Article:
by Stan Purdum
In “Living to Ride Another Day” in the March 8, 2018 Road Bike Rider newsletter about daytime running lights used by cyclist Dave Cardarella on his tandem bicycle, I said that one of his taillights is a “1200 lumen import.” I added that Dave had mounted it “on the left side of the left end of the stoker’s handlebar, on the bottom of the drop so as not to interfere with riding.”
Seeking to follow the advice of my own article, I went online looking for such a light for my bike. Dave hadn’t specified a brand, but had mentioned that his light, which he purchased two years ago, is good in strobe mode for only about three hours on the rechargeable battery that came with it. Thus, he purchased a second battery, and on rides lasting longer than three hours, he changes the battery in midride to have the light functioning for the whole time. Deciding that was inconvenient, I hoped to find something with longer battery life.
It’s not common to find bicycle taillights putting out a whopping 1200 lumens, but Dave told me that what he used was sold as a headlight. He’d replaced the clear lens with a red one, which he’d purchased separately.
The Bright Eyes light
With that information, I found on Amazon a waterproof 1200-lumen rechargeable bicycle headlight made by Bright Eyes with a 6400 mAh battery. That mAh stands for “milliampere hour”; a 1000 mAh battery is supposed to last about an hour, so the 6400 mAh battery should run for somewhere around six hours. The Bright Eyes product description on Amazon says it runs “5+ hours on bright beam.” That sounded good to me, especially since in strobe mode, as I planned to use it in daylight, it should last longer than that.
When I searched for “1200-lumen bicycle headlights,” several choices and brands came up, but searching for the red lens pointed me to the Bright Eyes light, since the only lens pack I found with a red lens was made to fit the Bright Eyes. The product description said the lenses could be used with “other similar bike lights,” but after reading the Bright Eyes info, I settled on that light. On Amazon, the headlight had a 4.5-star rating (out of five stars), with more than 2,900 reviews.
I bought the light and the lens pack together for slightly less than $50. They arrived within two days. The light came with a clear lens installed and a clear diffuser lens that could be swapped in if preferred. A plug-in charger was included, as well as a small LED taillight with a rubber mounting strap (it’s bright, but there’s no indication of how many lumens it puts out). The headlight kit also included an expansion strap that allows wearing the headlight on your forehead or mounted on the front of your helmet.
Adapting the light
Changing the lenses required removing four small screws with a provided allen wrench, but nothing in the printed directions explained that. I finally found the screws by peering down at the headlight from the back and seeing the screws — one in each corner, recessed in what appear to be baffles. Once found, the swap was easy.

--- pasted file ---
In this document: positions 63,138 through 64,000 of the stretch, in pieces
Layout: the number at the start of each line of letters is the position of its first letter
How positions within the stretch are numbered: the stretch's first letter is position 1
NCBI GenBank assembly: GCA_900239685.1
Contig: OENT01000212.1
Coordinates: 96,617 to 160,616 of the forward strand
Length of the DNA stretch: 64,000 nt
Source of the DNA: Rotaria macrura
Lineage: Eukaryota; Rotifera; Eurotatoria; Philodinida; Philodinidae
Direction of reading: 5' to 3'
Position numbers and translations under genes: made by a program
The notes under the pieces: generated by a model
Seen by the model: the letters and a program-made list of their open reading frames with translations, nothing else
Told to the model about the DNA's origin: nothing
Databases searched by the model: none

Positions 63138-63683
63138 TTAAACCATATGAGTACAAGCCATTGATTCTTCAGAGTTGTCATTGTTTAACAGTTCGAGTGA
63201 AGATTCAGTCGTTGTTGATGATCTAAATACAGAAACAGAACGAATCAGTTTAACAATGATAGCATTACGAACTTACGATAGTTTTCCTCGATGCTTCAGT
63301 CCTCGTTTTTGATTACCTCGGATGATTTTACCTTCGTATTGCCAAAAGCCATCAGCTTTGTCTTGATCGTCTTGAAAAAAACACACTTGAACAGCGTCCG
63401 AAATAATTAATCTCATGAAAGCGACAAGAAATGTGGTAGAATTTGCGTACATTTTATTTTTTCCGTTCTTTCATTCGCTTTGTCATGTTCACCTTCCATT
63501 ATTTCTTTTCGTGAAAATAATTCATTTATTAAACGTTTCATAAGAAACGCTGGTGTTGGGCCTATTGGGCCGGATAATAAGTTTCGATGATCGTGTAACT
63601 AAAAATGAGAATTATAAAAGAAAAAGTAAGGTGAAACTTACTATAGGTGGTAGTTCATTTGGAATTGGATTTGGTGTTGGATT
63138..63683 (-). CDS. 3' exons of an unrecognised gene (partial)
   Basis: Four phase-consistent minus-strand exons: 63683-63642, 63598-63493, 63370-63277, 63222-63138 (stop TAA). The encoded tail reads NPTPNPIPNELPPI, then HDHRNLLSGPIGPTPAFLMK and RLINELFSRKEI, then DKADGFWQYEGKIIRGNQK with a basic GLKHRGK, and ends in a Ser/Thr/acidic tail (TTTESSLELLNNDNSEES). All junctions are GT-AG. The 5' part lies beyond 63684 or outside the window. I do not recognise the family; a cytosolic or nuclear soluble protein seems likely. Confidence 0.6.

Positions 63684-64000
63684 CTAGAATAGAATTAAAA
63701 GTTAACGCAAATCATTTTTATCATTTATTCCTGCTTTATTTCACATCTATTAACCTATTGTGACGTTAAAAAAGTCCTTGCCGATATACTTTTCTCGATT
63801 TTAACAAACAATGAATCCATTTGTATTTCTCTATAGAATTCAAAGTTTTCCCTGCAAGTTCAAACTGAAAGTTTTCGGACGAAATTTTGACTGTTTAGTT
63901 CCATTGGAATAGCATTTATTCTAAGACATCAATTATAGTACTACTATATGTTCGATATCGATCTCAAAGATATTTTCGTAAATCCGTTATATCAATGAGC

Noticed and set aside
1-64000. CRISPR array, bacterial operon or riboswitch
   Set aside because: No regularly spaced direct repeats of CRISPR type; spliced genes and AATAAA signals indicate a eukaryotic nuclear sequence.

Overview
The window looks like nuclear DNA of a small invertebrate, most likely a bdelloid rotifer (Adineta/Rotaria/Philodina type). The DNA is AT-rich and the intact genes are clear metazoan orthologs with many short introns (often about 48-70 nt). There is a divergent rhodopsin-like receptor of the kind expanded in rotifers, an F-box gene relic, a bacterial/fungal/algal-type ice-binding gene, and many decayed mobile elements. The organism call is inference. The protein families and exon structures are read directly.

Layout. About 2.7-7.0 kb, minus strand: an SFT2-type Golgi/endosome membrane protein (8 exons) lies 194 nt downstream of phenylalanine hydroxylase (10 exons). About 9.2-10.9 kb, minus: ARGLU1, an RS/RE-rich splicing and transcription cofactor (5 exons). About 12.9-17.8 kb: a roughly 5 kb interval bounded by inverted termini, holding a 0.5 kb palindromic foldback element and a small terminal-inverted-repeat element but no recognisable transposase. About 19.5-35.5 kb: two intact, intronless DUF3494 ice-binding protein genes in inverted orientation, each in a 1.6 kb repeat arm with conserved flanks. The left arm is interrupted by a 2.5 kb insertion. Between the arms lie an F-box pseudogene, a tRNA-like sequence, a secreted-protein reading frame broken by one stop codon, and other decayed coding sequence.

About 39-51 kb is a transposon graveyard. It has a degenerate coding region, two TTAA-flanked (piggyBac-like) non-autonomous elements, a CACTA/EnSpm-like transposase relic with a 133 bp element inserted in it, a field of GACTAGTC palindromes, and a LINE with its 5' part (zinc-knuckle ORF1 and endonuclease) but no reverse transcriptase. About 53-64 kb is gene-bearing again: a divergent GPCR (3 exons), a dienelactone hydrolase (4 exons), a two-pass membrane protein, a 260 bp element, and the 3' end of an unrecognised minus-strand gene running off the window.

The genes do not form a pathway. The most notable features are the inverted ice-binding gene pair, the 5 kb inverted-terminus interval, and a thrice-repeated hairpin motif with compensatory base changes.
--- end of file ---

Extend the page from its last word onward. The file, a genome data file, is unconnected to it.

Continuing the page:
As I expected, the bracket on the base of the light was positioned at a right angle to the light beam for mounting it on the handlebars, but since I wanted to mount mine on the outside end of my left handlebar drop — the leftmost and therefore most visible spot on my bike — I needed the bracket rotated 90 degrees to be parallel to the light beam. When I peeled back the gripping tape in the bracket, I found a single screw, which when loosened, allowed me to rotate the bracket. After that, mounting the light where I wanted it, with the light pointing directly to the rear, was a simple matter, using the provided rubber fasteners.
For now, I have used a cable tie to route the cable up my handlebar, past the left brake/shift lever. Next time I rewrap my bars, I’ll put it underneath the tape. I mounted the battery by its Velcro straps on my top tube where it meets the head tube. The battery cable reaches easily from there to join the lamp cable in a waterproof socket. The kit also includes an extension cable if you wish to place the battery elsewhere on your bike.
After each ride, I recharge the battery by running an extension cord to my bike and plugging in the charger. I’ve not had time for a five-hour ride yet, but at the end of the three-hour rides I’ve done, the light was still going strong.
Now, the important stuff
The taillight is visible from a long way off, perhaps as much as a mile. I’ve only had time for two rides since mounting the light, but my anecdotal experience so far is that when riding on roads where lack of a shoulder forces me to ride in the traffic lane, vehicles are slowing down sooner as they approach me from behind, and when passing me, they are are giving me wider berth. Even one guy in a sports car who passed me doing at least 60 in a 35-mph zone, moved over into the other lane.
As you know, there are no safety guarantees when pedaling on the road, but there’s now no excuse for a driver coming from behind not seeing me.